So far, Donald Trump has made it a practice to obliterate every known limit and pump up every grievance. Harvard law professor and former Reagan administration official Charles Fried, marveling at the president's Twitter volleys at federal judges, said, "There are no lines for him. There is no notion of, this is inappropriate, this is indecent, this is unpresidential."
Trump may think: Hillary Clinton acted presidential, and what did it get her? He, by contrast, ran a campaign seemingly engineered to prove how unpresidential he was. But a majority of voters -- sorry, a minority of voters -- nonetheless elevated him to the White House.
It would not be impossible for Trump to take his campaign themes and turn them into a reasonably workable and defensible agenda for his presidency. It would consist of cracking down on unauthorized immigrants, renegotiating trade deals, rolling back regulation, beefing up the military, reforming the tax code and fixing the Affordable Care Act.
Racking up a few accomplishments from that list and avoiding any foreign policy disasters, combined with a strong economy, would set him up nicely for re-election. Not blowing things up would be enough to assuage doubts.
But Trump likes blowing things up, and he clearly figures that what worked for him on the campaign trail will work for him in the Oval Office. Campaigning, however, is theater. Governing is real life, which requires grappling with arduous practical matters. The difference is roughly akin to cheering for Tom Brady versus blocking for him.
Trump's fondest admirers grant him considerable latitude. A September Washington Post/ABC News poll found that only 48 percent of his supporters actually believed his vow that Mexico would pay for a wall on the southern border. But they liked the aggressive tone of his promise and the purpose it captured. If he were to take visible measures to get rid of some undocumented workers, most of his fans would count that as vindication.
After his surprise election victory, his former campaign manager, Corey Lewandowski, said journalists had erred because they "took everything that Donald Trump said so literally." But Trump himself doesn't always seem to know when he's merely exaggerating for effect. His response to the court decisions that went against his travel ban suggests he was flabbergasted to learn he can't unilaterally do everything he wants.
Nor does Trump seem to realize that what works in front of an adoring crowd may fall flat with a larger audience. Talking about banning Muslims during the campaign served him well. But formulating policy requires deliberation and care. The travel ban, implemented in haste, caused chaos and hardship that made the president look like a callous bungler. It also forced the courts to step in.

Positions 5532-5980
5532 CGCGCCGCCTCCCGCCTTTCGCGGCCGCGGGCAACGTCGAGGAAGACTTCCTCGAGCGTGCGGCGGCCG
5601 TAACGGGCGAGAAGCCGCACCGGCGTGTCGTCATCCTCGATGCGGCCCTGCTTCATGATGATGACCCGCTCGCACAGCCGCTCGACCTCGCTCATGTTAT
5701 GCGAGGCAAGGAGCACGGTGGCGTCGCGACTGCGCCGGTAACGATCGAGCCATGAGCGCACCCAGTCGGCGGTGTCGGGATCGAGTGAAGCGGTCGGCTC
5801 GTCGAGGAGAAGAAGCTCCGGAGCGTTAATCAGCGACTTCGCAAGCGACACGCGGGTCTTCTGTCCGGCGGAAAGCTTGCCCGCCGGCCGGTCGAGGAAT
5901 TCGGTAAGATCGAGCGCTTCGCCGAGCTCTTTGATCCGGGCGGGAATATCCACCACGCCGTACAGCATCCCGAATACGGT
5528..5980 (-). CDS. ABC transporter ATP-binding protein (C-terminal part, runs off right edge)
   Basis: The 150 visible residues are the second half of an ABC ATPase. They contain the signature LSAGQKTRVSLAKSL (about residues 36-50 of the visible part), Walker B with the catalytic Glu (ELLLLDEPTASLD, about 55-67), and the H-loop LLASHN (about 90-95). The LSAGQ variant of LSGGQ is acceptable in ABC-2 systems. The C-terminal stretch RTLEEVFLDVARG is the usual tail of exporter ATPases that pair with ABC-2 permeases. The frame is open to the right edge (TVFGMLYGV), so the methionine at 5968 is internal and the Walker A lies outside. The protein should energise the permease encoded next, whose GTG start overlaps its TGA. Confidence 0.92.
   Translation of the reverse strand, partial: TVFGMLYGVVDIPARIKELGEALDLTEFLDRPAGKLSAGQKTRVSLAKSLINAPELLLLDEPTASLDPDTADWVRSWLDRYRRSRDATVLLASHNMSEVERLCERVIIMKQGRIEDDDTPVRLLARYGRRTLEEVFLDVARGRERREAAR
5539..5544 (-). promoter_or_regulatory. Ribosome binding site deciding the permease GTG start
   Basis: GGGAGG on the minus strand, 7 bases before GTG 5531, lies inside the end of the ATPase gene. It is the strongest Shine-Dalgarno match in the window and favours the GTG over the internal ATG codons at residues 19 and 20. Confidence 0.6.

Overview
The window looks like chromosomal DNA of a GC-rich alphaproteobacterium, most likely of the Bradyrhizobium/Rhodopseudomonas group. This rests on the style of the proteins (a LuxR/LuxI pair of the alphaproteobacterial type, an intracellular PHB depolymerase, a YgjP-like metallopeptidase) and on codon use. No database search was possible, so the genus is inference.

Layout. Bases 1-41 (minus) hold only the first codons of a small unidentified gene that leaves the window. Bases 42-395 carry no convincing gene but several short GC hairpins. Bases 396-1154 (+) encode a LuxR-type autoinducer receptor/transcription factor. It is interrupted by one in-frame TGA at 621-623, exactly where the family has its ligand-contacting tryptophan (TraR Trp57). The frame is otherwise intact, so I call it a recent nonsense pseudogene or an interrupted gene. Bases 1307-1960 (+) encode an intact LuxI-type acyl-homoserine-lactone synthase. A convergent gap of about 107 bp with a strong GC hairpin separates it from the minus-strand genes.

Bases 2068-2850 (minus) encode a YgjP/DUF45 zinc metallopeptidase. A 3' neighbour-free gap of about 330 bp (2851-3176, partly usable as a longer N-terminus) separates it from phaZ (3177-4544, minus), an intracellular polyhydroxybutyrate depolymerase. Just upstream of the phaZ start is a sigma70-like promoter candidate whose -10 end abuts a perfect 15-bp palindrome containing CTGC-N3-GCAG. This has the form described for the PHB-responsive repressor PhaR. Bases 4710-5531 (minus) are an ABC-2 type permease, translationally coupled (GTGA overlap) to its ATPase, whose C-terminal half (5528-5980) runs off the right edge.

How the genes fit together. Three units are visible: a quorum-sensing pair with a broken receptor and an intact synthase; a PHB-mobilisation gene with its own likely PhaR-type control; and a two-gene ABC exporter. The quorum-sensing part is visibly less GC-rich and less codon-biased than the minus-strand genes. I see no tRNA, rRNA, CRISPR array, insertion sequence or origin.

Vilifying judges merely because they rule against him doesn't help. Jack Goldsmith, a high Justice Department official under George W. Bush, wrote that Trump's intemperate tweets "will make it very, very hard for courts" to grant the president the latitude on these matters that they have in the past. He'll get no benefit of the doubt from judges who feel obliged to show they can't be cowed.
Nor does it accomplish much for him to blast away with abandon at anyone else who challenges him. Grown-up voters are not going to humor a leader who claims that journalists are conspiring to hide terrorist attacks. Falsehoods like that one could eventually push his credibility over a cliff.
When you have the lowest approval rating of any new president on record, you need to do more than pander to your most rabid defenders. Every time Trump embarrasses his more rational allies with his over-the-top antics, he saps their willingness to work with him.
He got away with defending Vladimir Putin last year. But going so far as to equate U.S. policies with the Russian dictator's -- "What, you think our country's so innocent?" -- infuriated members of his own party. He gave Republicans in Congress new reason to ponder what a fine president Mike Pence would be if Trump were impeached and removed.
It can be strategically shrewd for a leader to occasionally breach boundaries and violate conventional standards. Push too far or too often, though, and you can soon become a laughingstock.